Perceptual Counter Measures: A Long Term Application in the NZ Coromandel Peninsula.

The Coromandel Peninsula in New Zealand’s North Island has some of the most exciting motorcycling conditions in the country (and if you’ve ever been to New Zealand, you’ll realise that’s a big claim); coupled with stunning views, the area is a must-go spot for New Zealand riders.

Unfortunately, although popular, the roads are dangerous – the NZTA (New Zealand Transport Agency) reported that although motorcycles compose 1-3% of all traffic around the area, they are involved in 44% of crashes. The NZTA decided to turn to something called ‘’perceptual countermeasures’’ to improve safety.

The special markings (alongside other measures to make the roads safer for motorcyclists, such as wider road shoulders) were put in place is 2012 on two sites in the Coromandel Peninsula. Ideally the NZTA wanted to see a speed reduction and better cornering, through riders entering a corner wider and hence exiting closer to the shoulder of the road (rather than the centerline – therefore avoiding oncoming traffic and the possibility too much speed carrying the rider onto the opposing lane).

After a year of use, a report by the Mackie Research Council concluded that there was no real impact on the speed of motorcyclists, but there was a slight impact on cornering.

Perceptual countermeasures are not a new idea – there was research into their effect on traffic as far back as 1999 by Stuart Godley; however, trials of the measures, and more specifically trials on motorcyclists have been sparse. The biggest one (prior to this one) was in Australia, in 2008 – where it was found that any effects on speed and cornering were more of a novelty than anything else, short term results showed some slowing down and better cornering but this largely dissipated in the long term.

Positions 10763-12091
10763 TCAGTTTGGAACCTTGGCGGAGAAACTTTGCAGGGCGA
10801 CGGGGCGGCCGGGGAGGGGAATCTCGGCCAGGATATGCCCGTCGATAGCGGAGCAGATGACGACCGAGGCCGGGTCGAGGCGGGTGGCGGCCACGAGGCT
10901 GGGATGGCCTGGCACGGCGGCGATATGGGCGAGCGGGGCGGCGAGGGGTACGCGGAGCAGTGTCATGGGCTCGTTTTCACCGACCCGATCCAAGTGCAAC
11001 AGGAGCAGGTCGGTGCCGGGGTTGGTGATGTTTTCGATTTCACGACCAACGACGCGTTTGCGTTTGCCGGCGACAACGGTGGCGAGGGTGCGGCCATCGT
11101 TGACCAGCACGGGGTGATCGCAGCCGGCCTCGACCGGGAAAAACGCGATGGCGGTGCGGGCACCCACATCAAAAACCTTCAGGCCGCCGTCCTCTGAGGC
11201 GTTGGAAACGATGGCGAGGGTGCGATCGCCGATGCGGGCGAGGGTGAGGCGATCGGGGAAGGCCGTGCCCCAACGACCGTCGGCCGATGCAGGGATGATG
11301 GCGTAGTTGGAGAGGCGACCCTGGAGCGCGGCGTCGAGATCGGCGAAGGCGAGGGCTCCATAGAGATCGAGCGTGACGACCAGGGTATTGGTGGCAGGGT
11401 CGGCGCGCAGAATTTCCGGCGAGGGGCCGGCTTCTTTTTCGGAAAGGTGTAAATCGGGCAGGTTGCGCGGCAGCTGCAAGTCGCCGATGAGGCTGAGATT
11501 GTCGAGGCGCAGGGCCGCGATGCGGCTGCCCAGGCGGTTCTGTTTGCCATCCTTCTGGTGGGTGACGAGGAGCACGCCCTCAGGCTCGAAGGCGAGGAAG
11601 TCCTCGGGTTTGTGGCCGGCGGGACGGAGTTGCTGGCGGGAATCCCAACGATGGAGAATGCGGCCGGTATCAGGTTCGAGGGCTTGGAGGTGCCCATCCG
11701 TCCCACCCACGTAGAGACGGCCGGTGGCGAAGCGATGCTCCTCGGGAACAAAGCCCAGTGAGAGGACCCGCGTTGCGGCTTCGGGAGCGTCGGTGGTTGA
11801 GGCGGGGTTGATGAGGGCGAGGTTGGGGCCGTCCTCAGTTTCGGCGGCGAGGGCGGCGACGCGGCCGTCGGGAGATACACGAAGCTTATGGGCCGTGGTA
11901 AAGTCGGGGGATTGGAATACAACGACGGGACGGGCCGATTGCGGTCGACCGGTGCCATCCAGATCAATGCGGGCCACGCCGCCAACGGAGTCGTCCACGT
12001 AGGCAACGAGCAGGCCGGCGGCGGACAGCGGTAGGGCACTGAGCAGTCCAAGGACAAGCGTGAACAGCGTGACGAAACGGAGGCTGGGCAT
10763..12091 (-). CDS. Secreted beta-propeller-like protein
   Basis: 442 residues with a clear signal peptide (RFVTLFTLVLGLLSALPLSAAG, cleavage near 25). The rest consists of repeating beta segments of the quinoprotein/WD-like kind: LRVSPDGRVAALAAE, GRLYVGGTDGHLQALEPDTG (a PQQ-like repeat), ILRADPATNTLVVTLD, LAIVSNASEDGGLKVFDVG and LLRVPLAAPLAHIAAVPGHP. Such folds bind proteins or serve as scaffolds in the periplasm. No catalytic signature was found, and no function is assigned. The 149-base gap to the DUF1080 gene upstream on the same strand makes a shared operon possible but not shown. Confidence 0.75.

So how does it work? In this case, additional transverse markings were put onto the outer and inner lanes to allow riders to perceive that they were in fact going a little faster than reality.

Rob Bullick from the NZTA stated that the corners selected for this test were ones where motorcycles crashes had occurred (typically by the motorcyclist crossing the centreline).

Comments from the NZ rider community (gathered via the kiwirider forums) ranged from this being yet another attempt from the NZTA to act in a ‘’Nanny State’’ mentality, the markings being a distraction (encouraging rider vision to fixate on the marking rather than ahead on where they want to go); to more positive responses such as that these marking being of most use to inexperienced riders who would not be able to judge correct cornering technique correctly. Almost all agreed that there were far more useful ways to reduce motorcycle accidents by making the roads wider / reducing gravel on the road by sealing adjoining road entrances / alternative roadside drainage.

The NZTA is committed to making roads safer for riders, often counter to the wishes of the riders themselves by using heavy handed enforcement techniques such as blitzes/cameras/forcible speed reduction; thus it is good to see them attempting a ‘’softer’’ method to reduce crashes in a problem area. However, it does seem that there are other, established and more common sense methods to reduce both the incidence of accidents and their severity.

There does appear to be space in the road safety arsenal for perceptual countermeasures, the report did note that at one of the locations there was a larger impact on speed when the countermeasures were coupled with a sign before the corner.

As with all things, there does not appear to be an easy answer, and the best answer is the combination of many factors ranging from visibility, rider education, road conditions and a balance between the wishes of the NZTA to reduce the risk associated with motorcycle riding and the wishes of the riders themselves, for whom the appeal of motorcycling hinges on the ‘’freedom of riding’’.

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Matt Ramieri

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